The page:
The BBC has taken advice about recouping some of the £450,000 pay-off to its former director-general after being accused of a "cavalier" attitude over the handout.
BBC Trust chairman Lord Patten revealed they had discussed the possibility of using a claw back clause in the contract with lawyers but was doubtful it would apply.
For it to work, there would need to be very strong grounds implicating George Entwistle in Wednesday's Pollard review into the Jimmy Savile and Lord McAlpine scandals.
Mr Entwistle has already claimed the report vindicates him, although it does highlight his lack of control during the crisis and wider "chaos and confusion".
Lord Patten conceded the Trust had "in hindsight" chosen the wrong person for the top job but insisted the BBC would have ended up in an "appalling mess" had it not agreed to the deal.
His comments came as the corporation endured fresh criticism over the payment to the former director-general, who resigned in November after just 54 days in the job.
The BBC chief was forced to stand down because of his handling of the Jimmy Savile crisis and fallout from false claims on Newsnight about Lord McAlpine.
His £450,000 pay-off was double what he was owed under contract and he was also handed a raft of further benefits, including a year's private healthcare and money to handle the press.
The Commons' Public Accounts Committee (PAC) said this was "out of line both with public expectations and what is considered acceptable elsewhere in the public sector".
It also criticised the pay-offs given to 10 other senior managers, including £949,000 for former deputy director-general Mark Byford and £670,000 for former chief operating officer Caroline Thomson.
During a PAC session, MPs claimed Ms Thomson had been awarded the money partly as "compensation" after she missed out on the job of director-general.
The committee's report described the payments as "excessively generous" and also expressed concern that the BBC Trust had turned down an offer from the National Audit Office to examine its deal with Mr Entwistle.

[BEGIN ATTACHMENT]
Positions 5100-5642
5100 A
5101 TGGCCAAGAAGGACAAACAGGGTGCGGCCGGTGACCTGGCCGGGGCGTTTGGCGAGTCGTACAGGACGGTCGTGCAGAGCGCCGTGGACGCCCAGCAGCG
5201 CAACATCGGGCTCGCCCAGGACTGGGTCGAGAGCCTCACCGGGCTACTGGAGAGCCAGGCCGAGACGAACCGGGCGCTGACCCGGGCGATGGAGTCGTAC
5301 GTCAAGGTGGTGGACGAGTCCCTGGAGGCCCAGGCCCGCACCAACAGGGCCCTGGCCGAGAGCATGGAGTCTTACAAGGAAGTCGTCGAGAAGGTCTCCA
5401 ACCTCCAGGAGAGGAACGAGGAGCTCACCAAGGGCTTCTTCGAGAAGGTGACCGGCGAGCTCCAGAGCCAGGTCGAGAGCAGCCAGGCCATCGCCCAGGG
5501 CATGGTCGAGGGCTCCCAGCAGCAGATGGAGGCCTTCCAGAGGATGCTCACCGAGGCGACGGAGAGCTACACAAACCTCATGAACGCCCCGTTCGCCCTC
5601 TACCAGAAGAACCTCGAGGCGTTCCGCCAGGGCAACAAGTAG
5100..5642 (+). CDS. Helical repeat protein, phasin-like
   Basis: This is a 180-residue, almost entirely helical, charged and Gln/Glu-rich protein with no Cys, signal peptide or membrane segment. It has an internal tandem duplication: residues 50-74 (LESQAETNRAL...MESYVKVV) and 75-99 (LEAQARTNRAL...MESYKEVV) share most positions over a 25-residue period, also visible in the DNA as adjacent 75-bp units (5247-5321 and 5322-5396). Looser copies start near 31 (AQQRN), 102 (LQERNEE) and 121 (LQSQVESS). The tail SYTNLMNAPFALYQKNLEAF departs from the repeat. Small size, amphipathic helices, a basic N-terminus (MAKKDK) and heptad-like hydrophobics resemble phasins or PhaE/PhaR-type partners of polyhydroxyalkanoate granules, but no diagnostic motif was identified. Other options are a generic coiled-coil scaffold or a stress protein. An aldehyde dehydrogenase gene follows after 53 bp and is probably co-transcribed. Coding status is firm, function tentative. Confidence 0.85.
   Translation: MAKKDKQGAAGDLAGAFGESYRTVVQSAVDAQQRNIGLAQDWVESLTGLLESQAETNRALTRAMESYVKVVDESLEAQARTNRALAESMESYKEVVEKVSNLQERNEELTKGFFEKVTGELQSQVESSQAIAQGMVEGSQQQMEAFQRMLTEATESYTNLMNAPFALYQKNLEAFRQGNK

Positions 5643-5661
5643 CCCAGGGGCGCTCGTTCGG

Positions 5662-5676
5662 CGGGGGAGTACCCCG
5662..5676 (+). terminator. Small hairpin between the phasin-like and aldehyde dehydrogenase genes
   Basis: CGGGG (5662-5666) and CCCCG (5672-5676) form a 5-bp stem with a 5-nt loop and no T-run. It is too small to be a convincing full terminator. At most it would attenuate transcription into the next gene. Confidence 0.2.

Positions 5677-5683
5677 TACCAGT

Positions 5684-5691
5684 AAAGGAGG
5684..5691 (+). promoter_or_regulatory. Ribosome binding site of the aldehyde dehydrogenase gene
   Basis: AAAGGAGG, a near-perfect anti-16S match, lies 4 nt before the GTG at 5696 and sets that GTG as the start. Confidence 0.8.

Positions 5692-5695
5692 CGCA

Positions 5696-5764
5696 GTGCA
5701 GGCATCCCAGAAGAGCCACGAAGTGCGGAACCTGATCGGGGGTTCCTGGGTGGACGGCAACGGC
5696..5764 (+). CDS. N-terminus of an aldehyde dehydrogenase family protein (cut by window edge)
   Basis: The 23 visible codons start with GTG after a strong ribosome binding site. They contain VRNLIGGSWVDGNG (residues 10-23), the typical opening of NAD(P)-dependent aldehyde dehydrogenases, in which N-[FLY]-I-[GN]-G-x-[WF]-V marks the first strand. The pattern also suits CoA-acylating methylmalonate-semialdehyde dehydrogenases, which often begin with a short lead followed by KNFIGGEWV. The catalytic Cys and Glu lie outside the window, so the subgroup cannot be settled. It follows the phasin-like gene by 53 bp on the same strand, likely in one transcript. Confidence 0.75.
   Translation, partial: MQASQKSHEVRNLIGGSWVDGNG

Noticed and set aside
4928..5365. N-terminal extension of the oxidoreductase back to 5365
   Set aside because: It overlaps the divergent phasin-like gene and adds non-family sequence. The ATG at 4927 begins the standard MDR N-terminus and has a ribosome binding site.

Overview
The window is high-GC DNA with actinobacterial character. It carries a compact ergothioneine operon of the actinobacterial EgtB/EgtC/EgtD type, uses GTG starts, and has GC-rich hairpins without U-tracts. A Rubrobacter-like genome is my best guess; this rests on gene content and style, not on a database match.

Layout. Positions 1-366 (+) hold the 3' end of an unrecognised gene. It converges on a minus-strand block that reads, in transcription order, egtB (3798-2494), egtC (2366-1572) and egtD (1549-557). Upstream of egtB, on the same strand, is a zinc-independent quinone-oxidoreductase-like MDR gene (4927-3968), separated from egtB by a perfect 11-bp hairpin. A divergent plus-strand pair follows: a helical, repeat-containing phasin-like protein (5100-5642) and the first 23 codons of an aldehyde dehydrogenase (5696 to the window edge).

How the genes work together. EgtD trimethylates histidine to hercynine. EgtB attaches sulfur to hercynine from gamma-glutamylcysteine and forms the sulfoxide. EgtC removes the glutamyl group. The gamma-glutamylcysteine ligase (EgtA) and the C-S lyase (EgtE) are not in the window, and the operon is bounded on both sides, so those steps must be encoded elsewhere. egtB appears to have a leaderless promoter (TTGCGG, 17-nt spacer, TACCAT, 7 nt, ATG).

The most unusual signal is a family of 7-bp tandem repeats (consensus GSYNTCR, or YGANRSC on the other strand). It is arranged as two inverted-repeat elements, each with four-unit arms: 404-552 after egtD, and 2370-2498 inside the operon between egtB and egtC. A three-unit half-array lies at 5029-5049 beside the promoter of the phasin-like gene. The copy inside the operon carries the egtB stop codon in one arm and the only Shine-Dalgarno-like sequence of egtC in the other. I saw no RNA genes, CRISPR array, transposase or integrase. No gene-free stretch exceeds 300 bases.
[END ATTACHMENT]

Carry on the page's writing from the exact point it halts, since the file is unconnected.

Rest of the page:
Ms Hodge said: "The BBC's generosity with severance packages goes beyond the one awarded to George Entwistle. Since 2010, over £4m in total has been made in severance payments to 10 other departing senior managers.
"The BBC is also providing 422 senior managers with private medical cover as part of their remuneration packages.
"We have asked the comptroller and auditor general to include in his 2013 programme of work on the BBC an examination of severance payments and benefits for senior managers."
Mr Entwistle was only due £225,000 under his contract but demanded more. A deal was quickly signed off to allow a clean break and the appointment of a new boss as soon as possible.
The committee said: "By agreeing to this payment, the BBC Trust may have secured the director-general's quick departure but it did not act in the wider public interest. Public servants should not be rewarded for failure."
The Trust insists the terms were the "best available in the circumstances" because a legal battle had they refused would have taken time and could have cost even more.
Lord Patten told BBC's Radio 4 Today programme: "It was precisely because we were dealing with public money and a great public service broadcaster that we took the view that it was more sensible to settle for the amount that we were being asked for rather than fetch up paying more for a constructive dismissal."
He added: "We've taken legal advice about whether we could actually take any money back. In order for us to do so we have to be able to argue that, on the basis of what Pollard says, it would have been justified to make a summary dismissal of the former director-general.
"I rather doubt whether we will get the legal go ahead for that."
But Ms Hodge said: "They don't get it that they are being paid through the licence fee, which is a form of taxation, and they don't understand that people find this astonishing."